While working out at the gym, I recently saw a commercial by the Saturn Automobile Company in which the theme was to “rethink” commonly held concepts within our society. One of the perceptions that we were instructed to rethink was the idea of what “bling” really means.
For most of us, the term “bling” symbolizes materialism and the display of excessive wealth at its most extravagant levels. It is a superficial and materialistic term that we hear everywhere, from the radio to the pulpit. It is considered to be a positive term in our society and a goal for which everyone should try to achieve.
We have all heard comments like, “she is bling blinging!” when we see a female with diamonds and gold dripping from her ears, hands, wrists and anywhere else that is humanly possible. So what if her attitude is revolting or her credit cards are maxed out in her pursuit of “bling”.
We have even heard others say that “he is bling blinging” when we see a male rolling down the road in a Bentley, Lexus, or Escalade. Who cares if he obtained it through unethical means or lives in it because he cannot afford to pay rent or a mortgage while paying the monthly note on his “bling”.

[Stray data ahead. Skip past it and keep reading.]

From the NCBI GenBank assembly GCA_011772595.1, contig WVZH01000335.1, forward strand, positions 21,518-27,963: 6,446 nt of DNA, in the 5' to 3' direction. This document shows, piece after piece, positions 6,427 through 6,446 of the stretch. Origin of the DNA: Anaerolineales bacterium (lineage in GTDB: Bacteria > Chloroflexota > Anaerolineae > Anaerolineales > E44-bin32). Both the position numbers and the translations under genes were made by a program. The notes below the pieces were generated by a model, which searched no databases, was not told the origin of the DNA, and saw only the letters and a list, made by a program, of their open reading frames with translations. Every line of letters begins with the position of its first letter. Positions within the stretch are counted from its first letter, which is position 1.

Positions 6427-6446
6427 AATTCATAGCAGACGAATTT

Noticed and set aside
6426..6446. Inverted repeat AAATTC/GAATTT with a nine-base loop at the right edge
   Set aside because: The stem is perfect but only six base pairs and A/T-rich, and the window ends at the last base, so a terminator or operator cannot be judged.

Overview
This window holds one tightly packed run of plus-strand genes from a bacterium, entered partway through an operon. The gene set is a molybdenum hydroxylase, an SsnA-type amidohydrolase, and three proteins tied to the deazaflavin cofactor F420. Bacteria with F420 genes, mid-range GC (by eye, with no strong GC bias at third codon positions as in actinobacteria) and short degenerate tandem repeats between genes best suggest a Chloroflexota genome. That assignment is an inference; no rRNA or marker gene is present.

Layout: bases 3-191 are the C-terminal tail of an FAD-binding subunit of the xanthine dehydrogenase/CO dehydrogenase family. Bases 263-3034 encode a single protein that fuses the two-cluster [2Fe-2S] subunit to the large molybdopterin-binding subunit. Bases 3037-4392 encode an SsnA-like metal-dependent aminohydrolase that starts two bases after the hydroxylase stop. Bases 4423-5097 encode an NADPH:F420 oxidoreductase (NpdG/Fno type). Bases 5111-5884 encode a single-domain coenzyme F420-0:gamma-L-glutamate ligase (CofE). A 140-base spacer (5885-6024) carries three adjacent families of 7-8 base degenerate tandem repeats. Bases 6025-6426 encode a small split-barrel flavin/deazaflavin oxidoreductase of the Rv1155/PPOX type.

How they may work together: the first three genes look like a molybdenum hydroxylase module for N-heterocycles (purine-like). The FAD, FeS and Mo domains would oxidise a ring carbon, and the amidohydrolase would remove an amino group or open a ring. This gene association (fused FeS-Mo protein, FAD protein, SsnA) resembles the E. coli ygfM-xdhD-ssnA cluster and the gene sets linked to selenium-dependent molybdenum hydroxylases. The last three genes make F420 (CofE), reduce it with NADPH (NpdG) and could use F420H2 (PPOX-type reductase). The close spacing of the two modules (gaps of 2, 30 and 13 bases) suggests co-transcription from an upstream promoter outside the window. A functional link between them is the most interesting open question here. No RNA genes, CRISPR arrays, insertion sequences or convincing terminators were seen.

Well, I think that the people at Saturn have a good point, it is time for us to rethink “bling”. Not only must we rethink it, we must “redifine” it. Our new definition of “bling” must emphasize positive habits that support our children, families, and communities on a social, economic, physical, spiritual, and educational level
How? We must first begin with challenging our preconceived perceptions, then raising our expectations, and finally, changing our thoughts and actions. We cannot do this effectively without truly understanding the impact of words and language on the minds, spirits, and actions of our children. Be assured, words and their use are never neutral, they either initial positive actions or negative ones.
Instead of “bling” signifying the assets that we wear on our assets, “bling” can be redefined as an action verb:
Bling (v).: to demonstrate exceptional character; is self-less, willing to care for the needs of others, giving, loving, constantly going that extra mile, going above and beyond to make a difference in the lives of others.”
Encourage our children to “rethink bling”. Discourage their focus on the external, materialistic, and commercialism. Encourage their focus on the internal traits, exceptional character, and their desire to make a positive difference in the lives of others.
Mananging Money is STILL a Matter of the Heart….
Kandise N. Lucas, PhD.